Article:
THUNDER BAY – The existing city-run child care centres will continue to be operated at their current locations, with council voting against options that could save as much as $140,000 per year.
Thunder Bay city council on Monday night unanimously voted to maintain the course and keep open the four facilities, which currently have staffed occupancy capacity for 262 children.
Three years ago a task force was struck to determine the long-term future for city-operated child care. Administration identified three options – continuing with the status quo, moving the Algoma Child Care centre to a school or amalgamating both the Algoma facility and the Grace Remus Child Care Centre with the program relocated to a school.
Coun. Andrew Foulds said any debate about the future of the facilities needs to be about more than dollars and cents.
“We are not just talking about babysitting here,” Foulds said. “We are talking about early childhood education. In my view, it’s a lot more profound than the private sector making profit on this. In my view, child care has a broader public interest. The programming that happens in child care centres matters.”
The relocation of the Algoma facility would have been projected to save $45,000 annually while the consolidation of the two locations and transferring it to a school was calculated to cut $142,000 from the budget.
Triin Hart, whose children attend the Algoma centre, submitted a petition with 46 signatures to council calling for the facility to remain operational.
“The cost savings are not worth cutting service for hundreds of families over the years to come,” Hart said. “The savings for the city do not warrant relocating this important service.”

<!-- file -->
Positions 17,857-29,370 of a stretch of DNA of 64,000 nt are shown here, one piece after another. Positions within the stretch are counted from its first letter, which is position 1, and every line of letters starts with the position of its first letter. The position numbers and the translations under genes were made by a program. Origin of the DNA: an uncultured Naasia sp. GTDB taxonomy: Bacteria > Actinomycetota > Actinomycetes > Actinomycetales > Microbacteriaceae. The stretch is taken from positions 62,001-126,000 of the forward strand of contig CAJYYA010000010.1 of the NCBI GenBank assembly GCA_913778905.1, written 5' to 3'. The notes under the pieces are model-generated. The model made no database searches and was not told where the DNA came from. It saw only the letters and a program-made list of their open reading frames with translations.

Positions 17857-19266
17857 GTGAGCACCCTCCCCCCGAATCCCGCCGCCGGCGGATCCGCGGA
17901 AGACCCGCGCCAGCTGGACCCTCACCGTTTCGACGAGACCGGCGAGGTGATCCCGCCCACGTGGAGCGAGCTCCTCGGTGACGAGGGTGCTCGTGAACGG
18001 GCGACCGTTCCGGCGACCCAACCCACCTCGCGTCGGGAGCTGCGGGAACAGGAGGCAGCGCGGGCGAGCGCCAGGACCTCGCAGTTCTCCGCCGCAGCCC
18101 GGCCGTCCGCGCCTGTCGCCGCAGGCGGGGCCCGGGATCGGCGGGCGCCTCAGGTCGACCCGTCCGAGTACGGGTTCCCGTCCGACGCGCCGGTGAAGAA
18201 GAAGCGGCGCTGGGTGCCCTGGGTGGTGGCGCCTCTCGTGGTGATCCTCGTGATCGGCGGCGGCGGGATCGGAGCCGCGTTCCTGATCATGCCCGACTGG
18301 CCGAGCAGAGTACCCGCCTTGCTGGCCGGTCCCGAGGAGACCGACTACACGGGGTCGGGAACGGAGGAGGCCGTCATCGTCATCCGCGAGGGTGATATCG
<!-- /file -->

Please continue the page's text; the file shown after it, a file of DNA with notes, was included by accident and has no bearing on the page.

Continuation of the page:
City administration has identified $116,000 in cost saving measures to offset increases to the program’s budget. The resolution approved by council also directs administration to have discussions with the Thunder Bay District Social Services Administration Board about renovating the Algoma site.
Coun. Frank Pullia, who was a member of the task force, said scaling back child care options could hurt the city.
“The incremental savings to make any changes now would have unintended consequences, especially at a time we’re trying to encourage young families to move to Thunder Bay,” Pullia said. “Child care is very, very important for working families.”
The report also showed there are 861 children currently on the wait list for a spot.
“My belief is we need more child care spots in this city,” Foulds said. “Not only does it support families, the economic impacts of investing in child care are pretty clear. The economic input of mothers and fathers who are able to work when they have affordable child care, you can’t measure that.”
Coun. Rebecca Johnson, who also sat on the task force, said she joined the initiative to look at how to get the city out of the child-care business.
“At the same time, I recognize the fact we couldn’t get out of the daycare business because it wasn’t possible for a number of reasons,” Johnson said.
“I would hope even if we pass this (Monday night) that this isn’t just going to go and we’ll just keep on paying 0.5 per cent (of the tax levy) and we’ll just keep doing those kinds of things without looking at how do we actually eventually get out of this business, if in fact there are enough private sector individuals that can come along and take this.”